Fort Bragg is a 250 square mile U.S. Army base in North Carolina, home to the Airborne and Special Operations Forces and about 40,000 military and civilian personnel. Railhouse Brewery is a much smaller operation sitting on a tract of land not far from the western edge of the base.
Veterans Brian Evitts and Mike Ratkowski started Railhouse after Evitts served eight years in the U.S. Navy in the Nuclear Propulsion Program, and Ratkowski spent more than eight years in the Army assigned to the 82nd Airborne. After retiring they kicked around the idea of opening a brewery, and in 2009, when the time finally came, they promised to remain true to their fellow veterans.
“We get the opportunity to serve our military each and every day,” said Evitts. We have done multiple events for military and special forces.”
Most recently, Ratkowski lead a group of more than 200 local residents to protect two military funerals that were being interrupted by a Kansas-based protest group. Their protection efforts were successful and the brewery also raised money for the fallen soldiers’ families.
Along with many more events and fundraisers throughout the year, Railhouse has special growlers available with various military badges so customers can signify their careers and achievements to others.
“Without question, our best walk-in customers are our military and military veterans,” said Evitts. “We wouldn’t exist without them—for many reasons.”
As the country pauses on November 11 to honor its veterans, it is also a chance to see the very real connection between the military, craft beer, and the role that the brewing industry plays in taking care of those who serve.
America’s Veteran Brewers
You don’t have to look far to find a craft brewery with a veteran connection that is doing right by America’s heroes. At the Diamond Bear Brewery in Little Rock, Ar., they are supportive of their local military bases—Little Rock Air Force Base and Camp Robinson. Not only do they offer veteran discounts on brewery tours, they also send beer with airmen participating in the biannual Airdrop International Competition and to the Wounded Warrior Project when they hold events in the area.
This is due, in part, to the close military ties within the brewery. Owner Russ Melton is retired from the Army, and his son is currently an operations manager for the Arkansas National Guard. Andy Applegate, a minority owner of Diamond Bear, retired from the U.S. Air Force after 28 years of service.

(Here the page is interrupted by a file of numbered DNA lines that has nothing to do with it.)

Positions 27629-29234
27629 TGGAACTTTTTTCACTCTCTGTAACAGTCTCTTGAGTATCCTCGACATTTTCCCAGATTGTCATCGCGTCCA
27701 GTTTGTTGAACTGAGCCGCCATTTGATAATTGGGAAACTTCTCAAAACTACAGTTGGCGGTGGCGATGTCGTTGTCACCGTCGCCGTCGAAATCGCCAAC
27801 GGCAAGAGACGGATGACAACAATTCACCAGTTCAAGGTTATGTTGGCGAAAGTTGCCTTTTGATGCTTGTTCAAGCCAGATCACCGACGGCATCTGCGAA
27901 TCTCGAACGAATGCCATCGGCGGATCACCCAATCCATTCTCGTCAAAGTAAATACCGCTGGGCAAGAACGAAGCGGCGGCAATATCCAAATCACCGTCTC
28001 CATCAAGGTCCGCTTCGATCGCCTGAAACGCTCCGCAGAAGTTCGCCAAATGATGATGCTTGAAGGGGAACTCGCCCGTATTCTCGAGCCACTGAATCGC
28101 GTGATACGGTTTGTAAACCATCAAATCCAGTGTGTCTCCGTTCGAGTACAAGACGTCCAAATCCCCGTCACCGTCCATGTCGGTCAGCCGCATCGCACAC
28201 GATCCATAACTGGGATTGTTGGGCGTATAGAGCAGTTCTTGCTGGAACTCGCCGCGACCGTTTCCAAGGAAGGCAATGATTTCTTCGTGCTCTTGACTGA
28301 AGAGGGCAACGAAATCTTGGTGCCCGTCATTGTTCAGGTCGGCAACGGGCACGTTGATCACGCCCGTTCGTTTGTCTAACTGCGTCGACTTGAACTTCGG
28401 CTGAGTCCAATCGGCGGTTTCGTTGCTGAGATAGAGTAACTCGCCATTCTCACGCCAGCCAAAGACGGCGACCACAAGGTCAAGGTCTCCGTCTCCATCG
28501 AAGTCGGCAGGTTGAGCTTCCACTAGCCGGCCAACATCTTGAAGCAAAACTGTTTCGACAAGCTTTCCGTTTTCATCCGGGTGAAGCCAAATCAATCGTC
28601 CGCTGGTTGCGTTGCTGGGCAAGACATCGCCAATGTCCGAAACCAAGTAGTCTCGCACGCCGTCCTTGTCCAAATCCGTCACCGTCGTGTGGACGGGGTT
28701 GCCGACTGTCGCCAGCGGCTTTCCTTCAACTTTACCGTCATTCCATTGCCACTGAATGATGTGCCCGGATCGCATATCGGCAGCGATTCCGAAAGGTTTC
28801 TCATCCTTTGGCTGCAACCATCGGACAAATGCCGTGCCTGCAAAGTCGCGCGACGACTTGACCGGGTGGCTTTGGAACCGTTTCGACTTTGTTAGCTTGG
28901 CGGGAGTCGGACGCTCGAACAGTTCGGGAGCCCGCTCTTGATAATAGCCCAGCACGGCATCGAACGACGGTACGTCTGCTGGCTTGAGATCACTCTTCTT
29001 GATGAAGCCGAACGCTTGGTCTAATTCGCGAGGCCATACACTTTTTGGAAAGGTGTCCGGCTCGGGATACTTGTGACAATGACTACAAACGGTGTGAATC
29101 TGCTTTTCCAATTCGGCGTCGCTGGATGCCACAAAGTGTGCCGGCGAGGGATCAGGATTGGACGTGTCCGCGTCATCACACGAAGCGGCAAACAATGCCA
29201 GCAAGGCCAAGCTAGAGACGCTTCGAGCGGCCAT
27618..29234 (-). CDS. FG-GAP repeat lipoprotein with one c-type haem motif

More Veteran-Owned Breweries
- Orlando Brewing | Orlando, Fla. - Honors active and retired military with free beer on Veteran’s Day, a tradition they started in 2006.
- Aiken Brewing Company | Aiken, S.C. - Five of the six brewers at are veterans at Aiken, which is owned by retired Marine Rob Pruiett.
- Rust Belt Brewing Company Youngstown, Ohio - Founded by veteran Ken Blair who is also currently a full-time police officer and still finds time to brew, bottle and clean at the brewery.
Finding Inspiration Through Service
At least two of the rising names in craft beer can thank Uncle Sam for partial inspiration. Brewer Karlos Knott first discovered good beer while serving as Cavalry Scout while stationed in Germany for six years. After being submerged in such a frothy culture, he returned home and later began Bayou Teche Brewing in Arnaudville, La.
Megan Parisi spent nearly five years in the U.S. Navy Band stationed at Washington Navy Yard which, ironically, is only a few blocks from the future site of Bluejacket Brewery, an operation she will command.
“It finally occurred to me that the only other thing for which I’d had any real passion was brewing,” said Parisi. ”I had been homebrewing for nearly ten years by that point and it clicked that I could make this into a career. It’s ironic to have come full circle this way. One career came to an end—one that I would have preferred to not end at all—which led me to my next career, eventually bringing me back to the point of origin. Had it not been for my Navy career, my brewing career would never have been possible.”
Brewers Giving Back
The Fort Street Brewery in Lincoln Park, Mich., has been in operation since February 2005. Brewmaster Doug Beedy spent 10 years in the Army, Army Reserve and Army National Guard. A few years ago the brewery decided they wanted to create a charity event around Veteran’s Day.
Being brewers, they often celebrated odd holidays, including National Indian Pudding Day (NIPD), which falls on November 13. Fort Street decided to combine the two holidays and make a beer using the ingredients found in the pudding. Their NIPD event serves the group Homes For Our Troops, and donations are collected for the cause.
“This year we are celebrating NIPD for three days, so we hope to raise a record amount for Homes For Our Troops,” said Beedy.
There are many ways to thank a veteran that goes beyond mere words. One obvious suggestion, buy them a pint and don’t just limit the gesture to one day a year.
John Holl writes, speaks, and educates about craft beer. He’s the author of several books and is a contributor to many newspapers, magazines and websites. Check out BeerBriefing.com for more information or follow him on Twitter @john_holl.
Last Updated: December 7, 2012